Two films directed by sons of famous British fathers open this weekend, Source Code, by Duncan Jones, son of David Bowie (though Jones is never eager to flaunt it), on both sides of the Atlantic (and we'll get to it in the next roundup) and Oranges and Sunshine, by Jim Loach, son of Ken, opening in the UK. "At one point," writes Cath Clarke in her Guardian profile, "Jim and his sister swore a 'blood oath' to have nothing to do with film; he wanted be a journalist. 'I was absolutely, avowedly sure that I would never make a film in my life. I felt like I would be on a hiding to nothing.' Needless to say, Loach changed his mind, and it has taken nearly a decade to get his first feature off the ground. Oranges and Sunshine is a drama about a Nottingham social worker, Margaret Humphreys, who in the late 80s found evidence of a sorry episode in British history: the secret deportation of children in care. Up to 10,000 were shipped to Australia between 1947 and 1967. Promised new lives with families, most ended up in institutions, often treated as slave labour. The youngest were just three."
"Emily Watson, in a welcome lead role that doesn't afford her quite the opportunities you'd hope, is Margaret Humphreys," notes the Telegraph's Tim Robey. "Those antagonistic to her cause are only allowed to be barely-glimpsed cut-outs, which stifles any real dramatic friction in Rona Munro's script, but the theme of dispossession does resonate — there's moving work from Hugo Weaving and Lorraine Ashbourne as reunited siblings, whose mother is still nowhere to be found."
"Like his father, Loach has made a film uncluttered by an obvious director's stamp, peopled by sympathetic characters and driven by a desire to say something about the world without losing sight of human experience." Dave Calhoun in Time Out London, where he also interviews Loach: "In casting Watson, he's also secured a performance that boldly lacks vanity while exuding a strength that leads you confidently through difficult, troubling terrain."
For the Independent's Anthony Quinn, "the film doesn't really work, dependent on undramatic scenes of Watson furrowing her brow over paperwork or facing down objections to her dirt-digging campaign." Loach and Munro "pick the worst of all storytelling options," finds Nigel Andrews in the Financial Times. By having Humphreys "sleuthing for truth among ageing survivors… It is as if Spielberg had made Saving Private Ryan not by re-enacting wartime events but by showing a do-gooder wandering latter-day Normandy, collecting Omaha Beach survivors to probe and prompt with fitful success."
But for the Guardian's Peter Bradshaw, "Loach's sombre, painful film packs a hard punch," and for Veronica Lee, writing at the Arts Desk, this is a "superb, moving and important film." Loach brings "this extraordinary tale to the screen with a measured and very subtle approach," writes Laura Bushnell in Little White Lies.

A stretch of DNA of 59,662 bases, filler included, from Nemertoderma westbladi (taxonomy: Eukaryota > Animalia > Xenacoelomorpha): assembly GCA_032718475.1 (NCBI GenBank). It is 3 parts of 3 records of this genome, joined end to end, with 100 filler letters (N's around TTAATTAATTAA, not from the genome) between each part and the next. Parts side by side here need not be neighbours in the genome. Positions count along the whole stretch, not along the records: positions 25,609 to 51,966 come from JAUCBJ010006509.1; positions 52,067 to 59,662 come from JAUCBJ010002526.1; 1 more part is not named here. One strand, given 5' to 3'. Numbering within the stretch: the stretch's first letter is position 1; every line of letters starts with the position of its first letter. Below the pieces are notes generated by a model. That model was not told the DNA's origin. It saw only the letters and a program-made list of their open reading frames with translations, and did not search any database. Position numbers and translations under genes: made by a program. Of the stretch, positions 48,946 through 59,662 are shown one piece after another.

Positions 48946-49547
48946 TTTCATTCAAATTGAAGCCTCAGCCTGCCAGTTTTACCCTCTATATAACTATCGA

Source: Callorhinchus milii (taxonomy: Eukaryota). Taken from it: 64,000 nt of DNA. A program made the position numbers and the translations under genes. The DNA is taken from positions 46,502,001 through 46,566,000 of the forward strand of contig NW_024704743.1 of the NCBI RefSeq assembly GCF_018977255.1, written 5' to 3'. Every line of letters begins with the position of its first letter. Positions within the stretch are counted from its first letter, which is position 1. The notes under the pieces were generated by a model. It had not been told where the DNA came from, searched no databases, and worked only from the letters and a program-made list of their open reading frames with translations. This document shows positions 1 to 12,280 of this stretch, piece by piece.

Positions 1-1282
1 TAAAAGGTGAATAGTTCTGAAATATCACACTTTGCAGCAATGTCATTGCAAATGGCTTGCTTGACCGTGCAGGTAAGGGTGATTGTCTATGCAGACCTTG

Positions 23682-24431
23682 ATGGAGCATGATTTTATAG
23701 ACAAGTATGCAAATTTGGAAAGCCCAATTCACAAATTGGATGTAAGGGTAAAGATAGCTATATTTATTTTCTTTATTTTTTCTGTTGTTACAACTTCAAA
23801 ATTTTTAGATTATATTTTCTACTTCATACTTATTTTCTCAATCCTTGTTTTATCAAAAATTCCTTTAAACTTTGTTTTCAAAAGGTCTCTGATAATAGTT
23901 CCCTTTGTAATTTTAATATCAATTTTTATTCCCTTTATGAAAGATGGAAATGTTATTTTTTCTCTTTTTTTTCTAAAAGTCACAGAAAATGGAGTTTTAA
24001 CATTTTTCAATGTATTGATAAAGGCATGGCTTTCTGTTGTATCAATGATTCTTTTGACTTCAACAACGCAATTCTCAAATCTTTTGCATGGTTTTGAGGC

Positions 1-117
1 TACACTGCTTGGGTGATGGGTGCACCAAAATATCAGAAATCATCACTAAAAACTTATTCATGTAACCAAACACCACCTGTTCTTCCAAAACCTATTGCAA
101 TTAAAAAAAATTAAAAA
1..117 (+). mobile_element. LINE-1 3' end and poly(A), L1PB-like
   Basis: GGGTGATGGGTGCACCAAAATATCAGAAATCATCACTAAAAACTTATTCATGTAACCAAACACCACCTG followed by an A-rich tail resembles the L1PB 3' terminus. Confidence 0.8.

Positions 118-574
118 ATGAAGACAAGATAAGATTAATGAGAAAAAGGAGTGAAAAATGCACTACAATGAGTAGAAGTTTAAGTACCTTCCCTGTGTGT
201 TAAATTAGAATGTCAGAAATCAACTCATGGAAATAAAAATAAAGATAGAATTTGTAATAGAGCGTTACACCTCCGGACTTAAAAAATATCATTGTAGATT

"It has been a while since the 72-year-old Jerzy Skolimowski, director of Deep End and The Shout, and screenwriter of Polanski's Knife in the Water, has commanded so much attention," notes the Guardian's Peter Bradshaw. "His last film, Four Nights With Anna, with which he broke a 17-year movie-making silence, I found underpowered and redundant." But "Essential Killing is intriguing and disturbing, made with tremendous confidence and conviction."
At the Arts Desk, Peter Culshaw notes that the film "has provoked some vicious responses. The Observer said it was 'deeply silly,' one usually fairly reliable film blogger (Shades of Caruso) was 'murderously angry at having my time wasted in such a careless manner. It has no allegorical dimension, no coherent metaphorical throughline, no momentum, no narrative point, no political message, no aesthetic merit… no energy, no wit or dread or suspense or cathartic aggression or whimsy or charm.' Personally, I thought it was stunning and poetic, with an astonishing lead role by Vincent Gallo as a terrorist on the run in the snowy northern wasteland of an unnamed country and something of the epic beauty and enigmatic fairytale quality of a Tarkovsky film like Stalker. Almost. Or the mystery of a Paradjanov film. Dreamlike flashback sequences of a Middle Eastern country dramatically break up the white wilderness. Gallo says nothing the entire film, but the cinematography is tremendous. Skolimowski himself gave a Q&A after the screening [at Kinoteka] and thinks it is his best film. 'I was responsible for every second,' he said."
"This is very much Gallo's movie as he gives a breathlessly intense and physical performance," argues Lawrence Boyce in Little White Lies. It's "a career-best performance," agrees David Jenkins in Time Out London. "Delivering an absolute minimum of context, the film dares us to forge our own reasons for rooting for or despising this savage. Also, the way in which Gallo's suffering is translated through a cascade of sound and images makes Essential Killing a film to utter in the same breath as Elem Klimov's sense-battering 1985 World War II film, Come and See."